When we have structural facet dysfunction, we will usually see a loss of muscle control. The muscles need to return back to their resting state after being used. If they cannot they begin to compress their related structures. Remember afferent signals are your sensory neurons. So once the information gets up to the brain, or cortex or cerebellum that information is processed and interpreted mainly in the parietal lobe which is kind of our thinking portion which will be compared to the information in your temporal lobe which is kind of the memory portion then that information is going to be coordinated with the cerebellum. That information is then sent to the frontal lobe and that comes back down and alters our cortisol spinal pathway or gate. Remember frontal lobe is motor.
With alteration to afferent stimuli to the joints and mechanoreceptors and related soft tissues, results in dysfunctional muscle activity and can alter vertebral biomechanics. Mechanoreceptors do not create pain by themselves. But they set up afferent loops that tend to hyperexcite the surrounding musculature. When the 4th layer musculature is hypertonic on one side, they can rotate the vertebrae to the opposite side. This is what causes the facets to lock closed on the ipsilateral side and open the contralateral side. The intertransversarii tends to sidebend the adjoining vertebrae and lock them closed while multifidus and rotatores rotate the vertebrae to the opposite side.
So, if you have a segment that is sidebend and rotated to opposite sides this is considered what? A Type 1 group curve. So just like we discussed the muscles pull and lock the facets. So, you can have a segment in the spine that is sidebend right and because of the rotatores we just discussed the segment will also be rotated left. So sidebend right rotated left. This is also seen in scoliotic patterns but remember sometimes these patterns are just compensations to other dysfunctions.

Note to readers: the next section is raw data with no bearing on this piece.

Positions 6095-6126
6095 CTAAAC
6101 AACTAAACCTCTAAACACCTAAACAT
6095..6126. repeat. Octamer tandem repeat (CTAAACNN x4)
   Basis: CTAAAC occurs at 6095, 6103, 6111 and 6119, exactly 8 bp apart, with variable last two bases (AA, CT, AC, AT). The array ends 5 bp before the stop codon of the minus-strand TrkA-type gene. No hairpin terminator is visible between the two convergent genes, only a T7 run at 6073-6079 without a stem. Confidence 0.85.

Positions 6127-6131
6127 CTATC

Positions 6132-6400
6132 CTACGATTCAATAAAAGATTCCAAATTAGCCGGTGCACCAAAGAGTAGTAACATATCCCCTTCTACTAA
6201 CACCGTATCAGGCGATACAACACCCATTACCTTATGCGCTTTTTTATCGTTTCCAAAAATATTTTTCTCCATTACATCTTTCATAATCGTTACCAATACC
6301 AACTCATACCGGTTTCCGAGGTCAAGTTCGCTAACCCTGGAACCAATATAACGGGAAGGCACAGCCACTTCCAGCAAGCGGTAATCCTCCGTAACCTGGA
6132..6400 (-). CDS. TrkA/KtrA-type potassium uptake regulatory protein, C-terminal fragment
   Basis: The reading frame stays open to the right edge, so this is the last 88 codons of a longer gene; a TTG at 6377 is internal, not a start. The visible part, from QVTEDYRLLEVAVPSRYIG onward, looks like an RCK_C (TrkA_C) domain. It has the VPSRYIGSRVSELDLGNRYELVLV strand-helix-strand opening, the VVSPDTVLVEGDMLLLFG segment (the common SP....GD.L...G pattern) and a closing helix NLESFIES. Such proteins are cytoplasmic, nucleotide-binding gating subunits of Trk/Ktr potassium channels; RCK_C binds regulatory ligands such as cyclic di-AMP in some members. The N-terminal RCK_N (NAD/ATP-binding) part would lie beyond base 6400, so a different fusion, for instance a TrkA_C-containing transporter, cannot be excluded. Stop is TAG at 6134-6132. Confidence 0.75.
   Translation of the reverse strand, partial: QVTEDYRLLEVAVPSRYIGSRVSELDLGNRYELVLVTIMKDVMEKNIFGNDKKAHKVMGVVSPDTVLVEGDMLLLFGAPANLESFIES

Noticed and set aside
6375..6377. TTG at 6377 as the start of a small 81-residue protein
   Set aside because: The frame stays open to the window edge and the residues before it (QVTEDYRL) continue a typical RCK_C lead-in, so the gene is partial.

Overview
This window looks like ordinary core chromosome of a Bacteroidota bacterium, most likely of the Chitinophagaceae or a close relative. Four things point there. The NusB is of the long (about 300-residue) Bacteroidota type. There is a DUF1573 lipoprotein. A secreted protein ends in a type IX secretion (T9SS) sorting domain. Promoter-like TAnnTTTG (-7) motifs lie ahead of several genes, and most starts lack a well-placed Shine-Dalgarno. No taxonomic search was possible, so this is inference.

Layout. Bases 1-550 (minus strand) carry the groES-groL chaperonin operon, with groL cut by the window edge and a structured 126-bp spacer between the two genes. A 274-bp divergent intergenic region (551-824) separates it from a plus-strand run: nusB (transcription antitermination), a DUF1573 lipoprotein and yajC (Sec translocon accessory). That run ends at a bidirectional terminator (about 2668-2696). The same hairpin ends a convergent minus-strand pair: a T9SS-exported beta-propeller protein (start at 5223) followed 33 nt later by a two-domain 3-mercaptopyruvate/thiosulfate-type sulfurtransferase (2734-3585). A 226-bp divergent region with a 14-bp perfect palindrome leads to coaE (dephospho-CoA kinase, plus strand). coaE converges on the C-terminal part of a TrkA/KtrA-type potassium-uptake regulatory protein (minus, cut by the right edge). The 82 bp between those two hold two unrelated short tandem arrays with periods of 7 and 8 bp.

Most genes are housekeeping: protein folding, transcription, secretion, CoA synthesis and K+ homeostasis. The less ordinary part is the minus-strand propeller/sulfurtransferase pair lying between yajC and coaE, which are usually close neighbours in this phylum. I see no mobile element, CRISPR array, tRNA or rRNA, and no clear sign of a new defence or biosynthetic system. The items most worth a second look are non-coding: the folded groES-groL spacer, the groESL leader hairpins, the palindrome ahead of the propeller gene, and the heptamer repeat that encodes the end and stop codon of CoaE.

When it comes to ribs when the facets are stuck open or closed the vertebrae reacts by sidebending and rotation. In the thoracic spine rotation and sidebending are coupled to opposite sides, the rib above and below must move too. Rotation on one thoracic vertebra on top of another causes a torsional movement in the ribs in which one rib turns externally while the other turns internally. So, when there is facet dysfunction the rib head sometimes loose the smooth natural movement and can become slightly subluxed. A rib stuck in external rotation is usually caused by a facet on the same side is stuck closed. If you palpate out to the rib angle to check for tenderness and there is tenderness this is probably a sign to rib dysfunction.
If you’re a therapists or clinician and use manual therapy techniques or functional training take these ideas into the clinic with you. It is very important to catch these patterns before they become painful patterns. Assess and look for joints not opening or closing, what compensations are they having because of this. Just because someone has pain between the shoulder blades does not mean you need to plow down on that area. Test for spine and rib dysfunction.